Long-time Marietta Times editor says good-bye
For the last several weeks, I’ve been busy packing. Boxes full of newspapers, notes, awards and 17 years of my professional life have made their way into my car one at a time as I prepared to say good-bye to The Marietta Times, where I’ve spent most of my career, first as a reporter and then as news editor.
It was a nostalgic process, but also a reaffirming one.
With every item, as it went in a box, I continued to realize that journalism, and working for this community paper, was something I really used to love.
I’ve known for a while it was time for me to go. The newspaper industry is changing, and I felt I’d done all I could at the Times. Grass was growing under my feet. So in early 2019, I started working toward earning a master’s degree with the intention to enter a new career field. Now, I’m almost finished and it’s time to make that leap of faith into a whole new profession. It’s scary. I’m 40. Not so old in the grand scheme of things, but not so young either. There have been many times when I’ve just been tempted to stay where I am, to continue to do what I already know how to do, to not take the risk. It can be hard to challenge yourself and to make yourself uncomfortable. That was even before the pandemic and all that changes that brought, to my graduate school journey and beyond. It’s filled the path toward this change with even more obstacles, as did a life-threatening health scare this summer. There have been moments of panic, moments of “never mind,” but I know that as much as I still love newspapers and believe in their importance, I am no longer excited to work at one, or challenged. So, I’m doing something about it. It will be hard. It will be scary. And I believe it will be worth it.
But what a range of emotions I’ve had looking back in these last few weeks.
I found old stories I’d written that I’d completely forgotten about and reflected back on some that will stay with me forever. The devastation of fires that took parts of our downtown, and the resilience and strength of those who helped rebuild it. Floods, minor and major. I can remember jumping in the truck of a New Matamoras volunteer firefighter in 2004 and going with him to meet a dozen families in the community, each with their own story of loss along the Ohio River. I can still recall one young man whose home was destroyed telling me it felt “kind of bare” to just never be able to go home again. I thought it was an odd choice of words at the time, but I think he actually had it just right.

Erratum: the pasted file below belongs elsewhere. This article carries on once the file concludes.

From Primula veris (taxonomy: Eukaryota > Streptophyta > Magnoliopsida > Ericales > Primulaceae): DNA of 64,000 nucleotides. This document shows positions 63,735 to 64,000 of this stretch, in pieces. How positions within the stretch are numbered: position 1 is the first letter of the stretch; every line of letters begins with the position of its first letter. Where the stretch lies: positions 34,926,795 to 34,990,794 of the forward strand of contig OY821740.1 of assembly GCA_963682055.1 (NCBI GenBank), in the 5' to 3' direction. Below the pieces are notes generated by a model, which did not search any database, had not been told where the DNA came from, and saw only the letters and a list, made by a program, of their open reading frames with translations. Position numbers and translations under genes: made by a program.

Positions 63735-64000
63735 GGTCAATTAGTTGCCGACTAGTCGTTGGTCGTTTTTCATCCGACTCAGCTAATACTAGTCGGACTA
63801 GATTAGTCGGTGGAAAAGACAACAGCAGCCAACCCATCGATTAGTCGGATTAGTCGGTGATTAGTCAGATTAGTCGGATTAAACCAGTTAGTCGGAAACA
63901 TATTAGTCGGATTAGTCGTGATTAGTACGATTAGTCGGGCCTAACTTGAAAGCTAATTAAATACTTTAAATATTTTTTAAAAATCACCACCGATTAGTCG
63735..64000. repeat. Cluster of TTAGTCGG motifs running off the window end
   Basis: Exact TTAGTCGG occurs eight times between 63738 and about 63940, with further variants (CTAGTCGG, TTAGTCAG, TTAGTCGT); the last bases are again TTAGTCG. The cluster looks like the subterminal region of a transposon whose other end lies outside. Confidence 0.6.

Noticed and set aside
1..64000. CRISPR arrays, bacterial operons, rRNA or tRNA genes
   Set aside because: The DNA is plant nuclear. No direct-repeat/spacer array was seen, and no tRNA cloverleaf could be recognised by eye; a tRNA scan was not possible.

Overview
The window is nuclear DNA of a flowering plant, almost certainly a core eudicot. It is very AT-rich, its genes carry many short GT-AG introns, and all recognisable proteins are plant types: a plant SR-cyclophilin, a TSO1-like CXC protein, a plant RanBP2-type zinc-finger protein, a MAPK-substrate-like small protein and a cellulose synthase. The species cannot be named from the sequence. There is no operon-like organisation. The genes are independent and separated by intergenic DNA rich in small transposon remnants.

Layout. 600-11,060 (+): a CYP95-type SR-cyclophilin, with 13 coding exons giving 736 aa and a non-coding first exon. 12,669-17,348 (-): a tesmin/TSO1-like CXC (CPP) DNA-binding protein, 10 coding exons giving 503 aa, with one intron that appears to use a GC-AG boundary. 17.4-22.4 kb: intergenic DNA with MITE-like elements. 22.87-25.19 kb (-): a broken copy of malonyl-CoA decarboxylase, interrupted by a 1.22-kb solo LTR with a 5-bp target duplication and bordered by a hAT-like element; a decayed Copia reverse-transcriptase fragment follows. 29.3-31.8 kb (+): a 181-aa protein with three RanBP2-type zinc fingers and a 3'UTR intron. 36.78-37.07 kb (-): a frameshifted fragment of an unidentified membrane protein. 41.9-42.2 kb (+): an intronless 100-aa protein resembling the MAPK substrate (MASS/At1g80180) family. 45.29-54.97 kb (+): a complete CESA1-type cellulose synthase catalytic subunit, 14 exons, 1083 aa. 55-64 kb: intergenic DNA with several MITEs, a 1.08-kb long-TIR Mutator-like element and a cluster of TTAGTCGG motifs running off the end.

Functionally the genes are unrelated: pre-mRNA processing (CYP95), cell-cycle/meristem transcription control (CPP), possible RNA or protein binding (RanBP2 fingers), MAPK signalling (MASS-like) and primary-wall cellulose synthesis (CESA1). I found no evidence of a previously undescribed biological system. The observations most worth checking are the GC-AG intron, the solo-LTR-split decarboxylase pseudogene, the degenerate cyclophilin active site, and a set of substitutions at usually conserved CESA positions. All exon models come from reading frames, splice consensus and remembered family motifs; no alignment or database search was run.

I reported on the heartbreak of school closures, from Reno and North Hills to Bartlett and Cutler to Center Elementary, as well as the innovation and dedication of our local educators every day.
I’ll never forget covering the funeral of former Times writer Army 1st Lt. Chris Rutherford, who was killed in Iraq at only 25, and the uplifting sight of all those who showed up to line the roadway to honor him. I’ve seen horrific things in courtrooms, balanced out by meeting a beautiful little boy in Beverly, who finally got to meet someone else with his rare disease after my article brought them together.
I spent afternoons with dozens of our local veterans for the years that we published our “Stories of Service” page, hearing stories of bravery and loss that some were putting into words for the first time since returning from war.
When I became news editor in 2011, one of the first assignments I was tasked with was putting together a multi-day, multi-page package on sexual abuse, much too prevalent in this community and others. I wrote a column for that package about my own experience surviving childhood sexual abuse and for weeks I had people in the community reach out to me to share their own experiences. I remember each conversation.
I certainly can’t forget the derecho and the impact that had on our community. Of course I recall the lack of power, the heat, every store being out of gas and ice…but I also remember loading up our computers and servers and heading with a core group of Marietta Times employees to Steubenville to print our paper, pulling an all-nighter and returning home to the wreckage of that storm feeling at least a little victorious.
I’ll miss the exhilaration (and exhaustion) of election nights and getting a chance to explore every nook and cranny of Washington County, from knocking on doors in barely-populated Elba to digging through historical artifacts. I’ve met so many people I never would have known, who shared stories I hope to always remember.
It’s never easy to say good-bye but I’m so happy I’ve spent the last year and a half learning something new. If you’re not happy, if you’re not feeling challenged, try something else, no matter your age, no matter how tough it is. Don’t just sit still.
I’m about to find out who I am when I’m not a journalist. I hope to see many of you from that chapter of my life in the next one.
Kate York can no longer be reached at email@example.com but feel free to reach out to MuskingumKate1020@gmail.com